"You are wearing the white hat," he said. "Don't let them take the white hate off you. Go to the goal line."

Laffer, the conservative economist and trickle-down believer, gave the keynote address at a "training" for state lawmakers hosted by the Civitas Institute, a conservative political organization.

The event featured presentations from a number of state lawmakers from outside North Carolina who are members of the American Legislative Exchange Council, known as a ALEC, a controversial group that pushes "model legislation" based on conservative ideology.

Civitas, State Board of Elections trade shots over voting rules

A conservative group has accused state elections director Gary Bartlett of lying in a comment he made to The News & Observer; Bartlett fired back, standing by the accuracy of his comment and characterizing the criticism is part of an ongoing effort to wrongly portray oversight of voter registration and early voting as broken.

Can the GOP keep its grip on North Carolina?

Francis De Luca, a conservative thinker at the Civitias Institute, explores a question on the minds of many in the North Carolina political sphere after Republicans captured the governor's mansion, supermajorities in the state legislature and the likely the lieutenant governor's post.

Will Republicans become a lasting majority? DeLuca writes: "Republican leaders will have to work hard to make the change a lasting one, rather than just another bump in the road for NC Democrats like others over the last 30 years.

... How does this happen? The governor and legislative leaders will have to embrace bold policies that address the problems that have plagued North Carolina fiscally and educationally." Read his full column here.

Civitas Poll: Amendment up big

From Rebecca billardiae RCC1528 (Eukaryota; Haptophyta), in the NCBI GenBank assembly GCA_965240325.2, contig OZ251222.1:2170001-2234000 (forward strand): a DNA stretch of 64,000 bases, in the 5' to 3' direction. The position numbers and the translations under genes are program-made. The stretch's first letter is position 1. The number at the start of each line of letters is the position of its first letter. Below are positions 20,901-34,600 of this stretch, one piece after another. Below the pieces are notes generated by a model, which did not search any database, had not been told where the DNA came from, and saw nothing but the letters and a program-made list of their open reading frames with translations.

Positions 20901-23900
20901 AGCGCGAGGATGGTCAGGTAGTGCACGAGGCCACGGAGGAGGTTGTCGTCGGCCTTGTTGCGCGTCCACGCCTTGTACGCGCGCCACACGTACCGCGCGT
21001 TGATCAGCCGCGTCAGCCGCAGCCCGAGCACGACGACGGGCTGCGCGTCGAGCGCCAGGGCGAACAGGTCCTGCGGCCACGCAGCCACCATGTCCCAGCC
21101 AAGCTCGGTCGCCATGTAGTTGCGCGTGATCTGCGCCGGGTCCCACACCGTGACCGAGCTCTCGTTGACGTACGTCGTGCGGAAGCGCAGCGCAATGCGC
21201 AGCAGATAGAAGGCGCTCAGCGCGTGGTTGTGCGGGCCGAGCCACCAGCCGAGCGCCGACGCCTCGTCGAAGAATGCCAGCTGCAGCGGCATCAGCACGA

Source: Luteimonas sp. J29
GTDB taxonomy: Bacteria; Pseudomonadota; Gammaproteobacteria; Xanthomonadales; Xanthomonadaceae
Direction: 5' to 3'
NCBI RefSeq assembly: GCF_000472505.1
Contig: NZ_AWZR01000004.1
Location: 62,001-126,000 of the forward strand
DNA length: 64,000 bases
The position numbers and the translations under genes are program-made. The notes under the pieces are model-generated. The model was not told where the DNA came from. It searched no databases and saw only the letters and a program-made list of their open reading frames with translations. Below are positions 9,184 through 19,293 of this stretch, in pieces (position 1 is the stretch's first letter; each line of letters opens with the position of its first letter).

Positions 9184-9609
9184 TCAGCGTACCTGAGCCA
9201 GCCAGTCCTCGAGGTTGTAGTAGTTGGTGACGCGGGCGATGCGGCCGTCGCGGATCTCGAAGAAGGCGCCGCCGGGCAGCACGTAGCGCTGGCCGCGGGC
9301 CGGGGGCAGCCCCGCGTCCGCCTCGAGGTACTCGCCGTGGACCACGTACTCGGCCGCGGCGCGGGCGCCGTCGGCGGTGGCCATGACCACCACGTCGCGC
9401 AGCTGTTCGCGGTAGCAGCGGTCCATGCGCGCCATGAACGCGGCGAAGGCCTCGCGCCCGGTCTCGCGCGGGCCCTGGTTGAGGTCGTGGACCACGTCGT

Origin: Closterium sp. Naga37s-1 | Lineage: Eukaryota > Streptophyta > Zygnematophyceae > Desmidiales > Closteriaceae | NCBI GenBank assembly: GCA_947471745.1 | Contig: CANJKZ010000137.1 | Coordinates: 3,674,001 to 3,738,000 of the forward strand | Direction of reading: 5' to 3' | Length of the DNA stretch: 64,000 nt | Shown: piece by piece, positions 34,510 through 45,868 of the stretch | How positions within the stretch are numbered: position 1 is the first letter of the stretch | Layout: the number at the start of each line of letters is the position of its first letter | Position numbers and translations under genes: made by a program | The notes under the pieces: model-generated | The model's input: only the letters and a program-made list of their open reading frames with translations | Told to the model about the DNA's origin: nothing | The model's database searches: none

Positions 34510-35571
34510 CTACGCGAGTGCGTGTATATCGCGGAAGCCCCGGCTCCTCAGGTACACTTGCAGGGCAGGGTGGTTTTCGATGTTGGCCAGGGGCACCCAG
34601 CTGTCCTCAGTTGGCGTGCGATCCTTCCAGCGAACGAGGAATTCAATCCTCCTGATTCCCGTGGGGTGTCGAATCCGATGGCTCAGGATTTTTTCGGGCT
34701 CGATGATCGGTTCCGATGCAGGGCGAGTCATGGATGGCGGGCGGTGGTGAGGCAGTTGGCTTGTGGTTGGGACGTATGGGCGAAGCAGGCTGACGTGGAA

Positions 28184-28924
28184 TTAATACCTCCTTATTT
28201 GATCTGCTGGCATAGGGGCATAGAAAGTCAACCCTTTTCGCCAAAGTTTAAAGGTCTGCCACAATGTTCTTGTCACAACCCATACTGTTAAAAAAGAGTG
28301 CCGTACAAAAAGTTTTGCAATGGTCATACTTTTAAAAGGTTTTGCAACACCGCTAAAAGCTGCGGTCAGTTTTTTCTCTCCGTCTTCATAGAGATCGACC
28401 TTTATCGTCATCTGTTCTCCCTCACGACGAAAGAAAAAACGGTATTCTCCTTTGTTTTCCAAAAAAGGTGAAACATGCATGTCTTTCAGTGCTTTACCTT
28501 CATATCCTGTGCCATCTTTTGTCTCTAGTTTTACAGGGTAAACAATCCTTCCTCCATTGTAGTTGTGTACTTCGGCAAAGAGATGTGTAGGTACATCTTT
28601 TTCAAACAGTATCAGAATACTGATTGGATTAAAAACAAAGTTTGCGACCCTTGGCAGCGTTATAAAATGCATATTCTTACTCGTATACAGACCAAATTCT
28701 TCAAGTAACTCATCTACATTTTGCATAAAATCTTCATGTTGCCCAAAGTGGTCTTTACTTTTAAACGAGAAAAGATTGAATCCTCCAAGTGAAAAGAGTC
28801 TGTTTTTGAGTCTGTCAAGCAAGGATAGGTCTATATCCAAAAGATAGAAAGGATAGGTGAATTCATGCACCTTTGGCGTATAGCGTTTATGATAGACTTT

Two Civitas Institute polls of primary voters show continued strong support for the constitutional amendment on same-sex marriage. 

Considering poll results, early voting trends, and anticipated turnout on May 8, Civitas projects the amendment will pass by at least 16 percentage points.

Separate surveys of Democrats and Republicans showed Democrats supporting the amendment 48 percent to 44 percent, and Republicans supporting it 78 percent to 15 percent.

The amendment would ban same-sex marriage and civil unions.

The strongest support among Democratic voters is among black voters, who support the amendment by a 2-to-1 margin, according to the poll.

"While there is still time for a strong advertising or grassroots effort to change the outcome, it appears supporters of the amendment have the momentum," said Civitas President Francis De Luca.

Civitas presses for source of NC Dem settlement money

The Civitas Institute stepped into the fray today by calling on the state Board of Elections to investigate where the money came from that was used in the N.C. Democratic Party sex harassment settlement.

It's Civitas calling -- except it's not

The phone rings. The caller ID shows: J.W. Pope Civitas Institute. Except the voice you hear is a robocall from New York State Assemblyman Phillip Goldfeder.

The Queens Democrat lists his endorsements (including New York U.S. Sen. Charles Schumer) and tells voters the polls open at 9 p.m. Except there's no election state legislative in New York right now.

Confused yet? So are the folks at The Civitas Institute, who have been inundated with curious callers.